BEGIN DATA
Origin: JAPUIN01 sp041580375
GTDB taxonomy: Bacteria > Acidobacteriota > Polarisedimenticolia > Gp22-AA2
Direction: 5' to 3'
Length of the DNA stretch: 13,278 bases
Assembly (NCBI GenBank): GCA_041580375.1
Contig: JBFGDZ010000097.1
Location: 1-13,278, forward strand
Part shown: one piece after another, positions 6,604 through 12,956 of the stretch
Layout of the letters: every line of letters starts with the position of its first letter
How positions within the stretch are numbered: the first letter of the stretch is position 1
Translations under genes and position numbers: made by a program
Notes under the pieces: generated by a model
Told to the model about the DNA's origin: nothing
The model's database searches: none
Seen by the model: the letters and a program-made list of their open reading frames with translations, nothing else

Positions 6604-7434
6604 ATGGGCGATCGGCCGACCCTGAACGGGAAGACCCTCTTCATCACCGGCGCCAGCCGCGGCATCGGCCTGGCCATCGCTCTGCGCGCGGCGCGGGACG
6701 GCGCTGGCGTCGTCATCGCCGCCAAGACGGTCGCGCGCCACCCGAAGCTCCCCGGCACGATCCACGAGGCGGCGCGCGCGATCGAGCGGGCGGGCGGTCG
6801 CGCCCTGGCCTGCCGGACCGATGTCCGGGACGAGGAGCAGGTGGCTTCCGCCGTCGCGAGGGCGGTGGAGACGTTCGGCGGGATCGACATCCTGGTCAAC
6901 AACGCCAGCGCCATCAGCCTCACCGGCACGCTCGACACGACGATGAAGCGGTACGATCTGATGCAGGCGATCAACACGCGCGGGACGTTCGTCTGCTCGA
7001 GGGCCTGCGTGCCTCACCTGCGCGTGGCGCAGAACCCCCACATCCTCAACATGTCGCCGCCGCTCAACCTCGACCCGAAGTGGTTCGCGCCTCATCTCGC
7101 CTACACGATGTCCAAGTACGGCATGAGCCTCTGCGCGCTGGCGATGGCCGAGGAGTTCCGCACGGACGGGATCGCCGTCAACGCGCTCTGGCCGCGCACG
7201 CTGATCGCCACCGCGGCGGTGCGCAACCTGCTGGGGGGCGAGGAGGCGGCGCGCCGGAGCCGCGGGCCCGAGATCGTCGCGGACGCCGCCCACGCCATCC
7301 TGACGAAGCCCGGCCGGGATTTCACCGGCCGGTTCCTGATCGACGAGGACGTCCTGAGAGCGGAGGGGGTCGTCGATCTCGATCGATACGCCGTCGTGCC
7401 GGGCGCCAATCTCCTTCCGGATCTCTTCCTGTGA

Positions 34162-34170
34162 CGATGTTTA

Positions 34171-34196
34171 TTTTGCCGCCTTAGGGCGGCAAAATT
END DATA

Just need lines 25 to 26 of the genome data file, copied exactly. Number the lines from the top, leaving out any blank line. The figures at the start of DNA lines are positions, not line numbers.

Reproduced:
7401 GGGCGCCAATCTCCTTCCGGATCTCTTCCTGTGA

Positions 34162-34170